19 Distinct Parse Trees <assign> <assign> <id> := <expr> <id> := <expr> a <expr> + <expr> a <expr> * <expr> <id> <expr> * <expr> <expr> + <expr> <id> b <id> <id> <id> <id> a c a b c If a language structure has more than one parse tree, then the meaning of the structure cannot be determined uniquely. Syntax Analysis 19
20 Operator Precedence If an operator is generated lower in the parse tree, it indicates that the operator has precedence over the operator generated higher up in the tree. An unambiguous grammar for expressions: <assign> ::= <id> := <expr> <id> ::= a b c <expr> ::= <expr> + <term> <term> <term> ::= <term> * <factor> <factor> <factor> ::= ( <expr> ) <id> This grammar indicates the usual precedence order of multiplication and addition operators. This grammar generates unique parse trees independently of doing a rightmost or leftmost derivation Syntax Analysis 20
21 Example of Derivations Leftmost derivation: <assgn> > <id> := <expr> > a := <expr> > a := <expr> + <term> > a := <term> + <term> > a := <factor> + <term> > a := <id> + <term> > a := b + <term> > a := b + <term> *<factor> > a := b + <factor> * <factor> > a := b + <id> * <factor> > a := b + c * <factor> > a := b + c * <id> > a := b + c * a Rightmost derivation: <assgn> > <id> := <expr> > <id> := <expr> + <term> > <id> := <expr> + <term> * <factor> > <id> := <expr> + <term> * <id> > <id> := <expr> + <term> * a > <id> := <expr> + <factor> * a > <id> := <expr> + <id> * a > <id> := <expr> + c * a > <id> := <term> + c * a > <id> := <factor> + c * a > <id> := <id> + c * a > <id> := b + c * a > a := b + c * a Syntax Analysis 21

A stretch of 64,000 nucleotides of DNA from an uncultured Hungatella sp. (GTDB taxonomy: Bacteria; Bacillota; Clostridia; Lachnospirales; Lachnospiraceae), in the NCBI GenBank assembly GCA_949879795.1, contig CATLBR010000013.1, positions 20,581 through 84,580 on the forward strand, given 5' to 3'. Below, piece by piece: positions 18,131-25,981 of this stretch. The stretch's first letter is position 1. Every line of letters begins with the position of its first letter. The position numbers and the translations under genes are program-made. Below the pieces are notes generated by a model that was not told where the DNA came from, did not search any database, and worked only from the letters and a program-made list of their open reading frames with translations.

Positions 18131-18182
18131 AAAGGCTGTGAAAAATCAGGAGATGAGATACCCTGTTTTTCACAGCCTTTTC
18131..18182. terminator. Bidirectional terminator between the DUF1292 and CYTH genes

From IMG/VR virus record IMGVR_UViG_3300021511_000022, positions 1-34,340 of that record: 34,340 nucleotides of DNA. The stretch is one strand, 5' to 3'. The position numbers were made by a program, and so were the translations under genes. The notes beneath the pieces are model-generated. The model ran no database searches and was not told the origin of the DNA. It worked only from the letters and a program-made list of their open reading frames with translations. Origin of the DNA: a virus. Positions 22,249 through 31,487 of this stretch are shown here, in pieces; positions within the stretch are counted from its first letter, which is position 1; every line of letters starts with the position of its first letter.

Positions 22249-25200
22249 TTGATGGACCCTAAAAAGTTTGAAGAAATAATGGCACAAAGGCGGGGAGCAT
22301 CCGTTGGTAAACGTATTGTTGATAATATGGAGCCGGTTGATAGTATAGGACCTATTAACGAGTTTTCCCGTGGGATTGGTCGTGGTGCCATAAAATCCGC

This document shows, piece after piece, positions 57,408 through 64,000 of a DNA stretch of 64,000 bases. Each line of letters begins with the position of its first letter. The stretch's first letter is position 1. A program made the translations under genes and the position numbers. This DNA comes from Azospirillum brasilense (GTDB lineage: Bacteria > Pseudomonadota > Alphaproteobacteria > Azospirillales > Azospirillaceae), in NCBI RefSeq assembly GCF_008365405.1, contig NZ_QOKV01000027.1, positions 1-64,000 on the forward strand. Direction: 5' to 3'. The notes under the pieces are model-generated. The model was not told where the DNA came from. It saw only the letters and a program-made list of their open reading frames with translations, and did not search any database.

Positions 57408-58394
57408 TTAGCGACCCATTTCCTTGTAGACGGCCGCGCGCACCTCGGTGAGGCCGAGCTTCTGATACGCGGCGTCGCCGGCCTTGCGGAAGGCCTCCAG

22 Precedence & Associativity Dealing with ambiguity: Rule 1: * (times) and / (divide) have higher precedence than + (plus) and (minus). Example: a + c * 3 means a + (c * 3) Rule 2: Operators of equal precedence associate to the left. Example: a + c + 3 means (a + c) + 3 Syntax Analysis 22
23 Avoiding Ambiguity As seen previously, the following grammar for arithmetic expression is ambiguous. <expr> ::= <expr> <op> <expr> id int ( <expr> ) <op> ::= +  * / It is not to difficult to modify the above grammar and obtain an unambiguous grammar that generates the same sentences: <expr> ::= <term> <expr> + <term> <expr>  <term> <term> ::= <factor> <term> * <factor> <term> / <factor> <factor> ::= id int (<expr>) Syntax Analysis 23
24 Ambiguity Is this grammar ambiguous? E > T E + T E  T T > F T * F T / F F > id num ( E ) Parse id + id id Is this grammar ambiguous? E > T E + T T > F T * F F > id ( E ) Parse id + id + id Syntax Analysis 24
25 Ambiguity Is this grammar ambiguous? E > E + E id Parse id + id + id Is this grammar ambiguous? E > E + id id Parse id + id + id Syntax Analysis 25
26 Ambiguity Example: Given the ambiguous grammar E > E + E E * E ( E ) id We could rewrite it as: E > E + T T T > T * F F F > id ( E ) Determine the parse tree for: id + id * id Syntax Analysis 26